A simple Bayesian analysis of surveys

What share of UK adults gave the right answer to a statistical question?

Anthony B. Masters

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Classical statistics thinks of probability as the long-run frequency of events. The Bayesian approach considers probability as a degree of belief. The language of probability then describes uncertainty in unknown quantities.

The Royal Statistical Society commissioned a survey of the public, asking this question:

  • Question 1: If you toss a fair coin twice, what is the probability of getting two heads?

Opinium conducted this online survey, gathering views of 2,001 UK adults. Researchers weighed responses by gender, age, region, social grade and employment status.

(Image: R Pubs)

Surveys provide estimates, which can differ from true values for many reasons. Researchers use distinct wordings and response options, trying to measure the same concept. Different survey modes, sampling frames, and weights may produce different estimates.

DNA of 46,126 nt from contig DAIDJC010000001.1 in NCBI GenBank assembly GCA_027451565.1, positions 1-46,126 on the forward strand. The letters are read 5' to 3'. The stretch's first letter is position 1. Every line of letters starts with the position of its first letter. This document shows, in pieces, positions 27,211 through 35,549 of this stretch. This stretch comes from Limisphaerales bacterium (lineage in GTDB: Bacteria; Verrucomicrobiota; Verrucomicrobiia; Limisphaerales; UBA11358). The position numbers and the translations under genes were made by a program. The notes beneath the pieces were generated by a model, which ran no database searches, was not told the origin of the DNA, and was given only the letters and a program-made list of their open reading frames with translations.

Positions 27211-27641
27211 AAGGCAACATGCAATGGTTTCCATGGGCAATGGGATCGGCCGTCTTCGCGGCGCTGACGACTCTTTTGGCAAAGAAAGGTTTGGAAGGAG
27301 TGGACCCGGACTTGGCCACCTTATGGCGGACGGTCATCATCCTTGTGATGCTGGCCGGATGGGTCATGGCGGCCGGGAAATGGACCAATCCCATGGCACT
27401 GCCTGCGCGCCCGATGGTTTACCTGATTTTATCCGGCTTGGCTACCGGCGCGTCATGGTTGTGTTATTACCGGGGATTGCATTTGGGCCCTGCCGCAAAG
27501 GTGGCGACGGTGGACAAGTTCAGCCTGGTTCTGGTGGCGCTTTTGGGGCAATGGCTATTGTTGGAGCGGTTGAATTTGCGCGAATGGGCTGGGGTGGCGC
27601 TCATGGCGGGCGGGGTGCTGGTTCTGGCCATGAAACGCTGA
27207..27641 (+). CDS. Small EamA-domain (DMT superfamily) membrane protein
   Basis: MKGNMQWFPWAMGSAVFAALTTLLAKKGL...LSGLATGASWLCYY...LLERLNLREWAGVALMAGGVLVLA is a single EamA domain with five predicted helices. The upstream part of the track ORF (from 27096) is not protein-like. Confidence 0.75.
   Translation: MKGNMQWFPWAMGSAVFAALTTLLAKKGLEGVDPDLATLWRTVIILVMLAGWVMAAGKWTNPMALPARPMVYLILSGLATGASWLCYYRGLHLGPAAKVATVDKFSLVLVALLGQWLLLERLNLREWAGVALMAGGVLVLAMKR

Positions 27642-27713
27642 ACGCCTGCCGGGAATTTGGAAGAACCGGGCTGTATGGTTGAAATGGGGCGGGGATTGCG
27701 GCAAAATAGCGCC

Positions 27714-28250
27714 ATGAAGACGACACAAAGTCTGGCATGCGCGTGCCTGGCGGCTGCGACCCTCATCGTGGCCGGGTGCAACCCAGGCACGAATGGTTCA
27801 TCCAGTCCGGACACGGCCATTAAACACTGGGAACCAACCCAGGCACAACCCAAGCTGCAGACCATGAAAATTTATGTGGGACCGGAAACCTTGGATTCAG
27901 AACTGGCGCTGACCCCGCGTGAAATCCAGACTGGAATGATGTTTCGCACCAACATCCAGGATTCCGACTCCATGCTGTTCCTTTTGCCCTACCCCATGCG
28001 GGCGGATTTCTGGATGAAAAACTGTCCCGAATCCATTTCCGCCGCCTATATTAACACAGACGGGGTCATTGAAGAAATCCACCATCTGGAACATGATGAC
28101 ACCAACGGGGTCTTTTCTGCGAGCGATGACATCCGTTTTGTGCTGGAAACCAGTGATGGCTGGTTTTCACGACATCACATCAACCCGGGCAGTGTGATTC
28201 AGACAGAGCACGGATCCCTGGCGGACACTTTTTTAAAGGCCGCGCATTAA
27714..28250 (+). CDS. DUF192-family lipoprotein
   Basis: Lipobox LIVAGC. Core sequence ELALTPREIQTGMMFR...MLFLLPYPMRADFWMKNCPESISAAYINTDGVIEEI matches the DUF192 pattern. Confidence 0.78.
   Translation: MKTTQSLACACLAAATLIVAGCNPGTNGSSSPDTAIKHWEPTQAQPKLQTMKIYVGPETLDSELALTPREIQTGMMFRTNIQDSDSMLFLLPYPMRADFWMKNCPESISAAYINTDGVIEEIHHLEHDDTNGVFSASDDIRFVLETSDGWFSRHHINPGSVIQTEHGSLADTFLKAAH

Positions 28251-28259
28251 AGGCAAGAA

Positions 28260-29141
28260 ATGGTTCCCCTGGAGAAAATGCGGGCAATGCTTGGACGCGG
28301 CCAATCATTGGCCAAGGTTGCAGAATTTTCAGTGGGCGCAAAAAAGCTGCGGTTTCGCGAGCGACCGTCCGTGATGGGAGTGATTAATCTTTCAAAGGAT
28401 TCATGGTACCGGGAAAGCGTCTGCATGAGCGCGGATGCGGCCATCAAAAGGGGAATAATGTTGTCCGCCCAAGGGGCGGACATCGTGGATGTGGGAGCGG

What about the uncertainty in those estimates? Bayesian analyses start with the prior distribution. This distribution represents knowledge before data collection. There were seven response options for the question: 15%, 25%, 40%, 50%, 75%, Other, and Don’t Know.

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Anthony B. Masters

This blog looks at the use of statistics in Britain and beyond. It is written by RSS Statistical Ambassador and Chartered Statistician @anthonybmasters.